Several persecution watchdog groups have said that President Barack Obama should have spoken out more forcefully for persecuted Christians and other religious minorities at his final U.N. General Assembly speech, as world leaders continue meeting this week in New York.
"While President Obama referenced the tragic conflict in Syria and the 'mindless, medieval menace of ISIL,' in his speech at the UN General Assembly, I was disappointed that he did not reference the unprecedented level of brutal persecution faced by Christians, Yazidis, and other religious minorities throughout the Middle East," Kristin Wright, director of advocacy at Open Doors USA, told The Christian Post in a statement.
"I believe the American people want to see greater evidence of deep concern from the president of the United States — in word and action — for those living under the tyranny of religious persecution," Wright added.
Obama recounted a number of the crises facing the world today in his General Assembly speech on Tuesday, and noted that conflicts have forced millions of refugees to flee their homes.
"Across vast swaths of the Middle East, basic security, basic order has broken down. We see too many governments muzzling journalists, and quashing dissent, and censoring the flow of information," Obama said as part of his speech.
"Terrorist networks use social media to prey upon the minds of our youth, endangering open societies and spurring anger against innocent immigrants and Muslims."
Thomas J. Reese, S.J., chair of the U.S. Commission on International Religious Freedom, told CP that while USCIRF welcomed the U.S.'s strive to focus attention on the plight of refugees and the need for more aid, efforts need to be redoubled.
"As the U.N. seeks this week to address the worldwide refugee crisis, it is important to recognize that sectarian conflict is a key factor in humanitarian crises worldwide, with millions forced to flee their homes," Reese said, noting that Christians, Yazidis, and Shia Muslims are among the millions of refugees displaced in Iraq and Syria who have faced genocide at the hands of the Islamic State terror group.
He added that the conflicts in other countries, including Nigeria, the Central African Republic, and Burma have also forced hundreds of thousands of minorities to flee their homelands in search for asylum in Europe and the West.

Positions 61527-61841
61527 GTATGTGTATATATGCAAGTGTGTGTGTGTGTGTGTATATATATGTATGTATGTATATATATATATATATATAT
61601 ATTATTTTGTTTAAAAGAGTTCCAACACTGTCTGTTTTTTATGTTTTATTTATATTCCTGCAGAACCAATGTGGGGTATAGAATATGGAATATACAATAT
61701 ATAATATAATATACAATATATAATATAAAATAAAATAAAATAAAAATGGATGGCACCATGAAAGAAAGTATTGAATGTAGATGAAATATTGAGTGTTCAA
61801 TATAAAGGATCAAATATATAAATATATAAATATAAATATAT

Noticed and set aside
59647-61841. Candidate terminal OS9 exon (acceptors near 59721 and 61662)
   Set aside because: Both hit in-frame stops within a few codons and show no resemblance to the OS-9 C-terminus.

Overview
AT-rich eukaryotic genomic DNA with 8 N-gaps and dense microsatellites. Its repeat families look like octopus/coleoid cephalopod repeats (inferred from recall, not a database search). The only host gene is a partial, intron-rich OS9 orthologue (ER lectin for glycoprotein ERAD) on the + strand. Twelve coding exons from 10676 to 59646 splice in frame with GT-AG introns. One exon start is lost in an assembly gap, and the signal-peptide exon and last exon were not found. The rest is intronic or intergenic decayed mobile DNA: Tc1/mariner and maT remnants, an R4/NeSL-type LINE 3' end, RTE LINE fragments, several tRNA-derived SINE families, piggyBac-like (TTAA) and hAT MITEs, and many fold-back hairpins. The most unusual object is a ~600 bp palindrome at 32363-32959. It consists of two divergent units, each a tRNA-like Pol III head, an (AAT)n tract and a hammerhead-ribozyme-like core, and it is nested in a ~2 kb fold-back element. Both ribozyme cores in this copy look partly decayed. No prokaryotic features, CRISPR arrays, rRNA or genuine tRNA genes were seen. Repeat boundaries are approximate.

"These crises cry out for increased action on the part of the international community. To be effective, such action must recognize the unmistakable fact that religious freedom is a common thread in each of these challenges and deserves a seat at the table when nations discuss humanitarian, security, and other pressing issues," Reese continued.
"The United States and other countries must fully accord to this right the respect it deserves and redouble their efforts to defend this pivotal liberty worldwide."
The American Center for Law and Justice said that it would not be making presentations this week at the U.N., but spoke to CP about several letters the law group has written to the U.N. speaking out for persecuted minorities.
The European Center for Law and Justice, an ACLJ affiliate, wrote a letter back in August to Adama Dieng, special adviser to the secretary-general at the U.N. Office on the Prevention of Genocide, urging them to take action and make recommendations to the Security Council about what can be done to halt or prevent the genocide of minorities in Iraq and Syria.
"The growing body of evidence demonstrates that the inhuman violence at issue is, in fact, genocide as defined by the Convention — a genocide targeting Christians," the law group wrote at the time.
"This genocide is occurring in both Syria and Iraq, and evidence of intentional genocide against Christians in neighbouring Iraq, committed by an organization originating in Iraq, is most certainly relevant to a meaningful understanding of the same actions undertaken in Syria and equally warrants attention and response."
Obama used part of his speech on Tuesday to urge Americans and other citizens to make choices based on seeking cooperation and integration, rather than division and conflict, which CNN observed was an indirect "rebuke" of Republican Presidential nominee Donald Trump and his stance on illegal immigration.
Groups such as Open Doors have started petitions urging both Trump and Democratic rival Hillary Clinton to outline how precisely they will help persecuted Christians and other minorities should they be elected president.
"The tragedy is that we have two presidential candidates who are out there on the campaign trail, and we're hearing about so many other issues, we're hearing about domestic religious freedom issues; we're hearing about a wide variety of topics, and yet the persecution of Christians and other people off faith around the world has not been mentioned very much," Wright told CP in a separate interview back in August.
A major meeting of senior U.N. officials at the Summit for Refugees and Migrants in New York this week underlined the failures in helping victims of violence and persecution so far, and urged world leaders to come together to offer solutions.
"The bitter truth is this summit was called because we have been largely failing," U.N. High Commissioner for Human Rights, Zeid Ra'ad Al Hussein, said in his speech.
"It is shameful [that] the victims of abominable crimes should be made to suffer further by our failures to give them protection," he added.
U.N. High Commissioner for Refugees Filippo Grandi offered his hopes, however, that the New York Declaration, the agreement pledging international support for tackling the refugee crisis, will fill what he called a "perennial gap in the international refugee protection system — that of truly sharing responsibility for refugees, in the spirit of the U.N. Charter."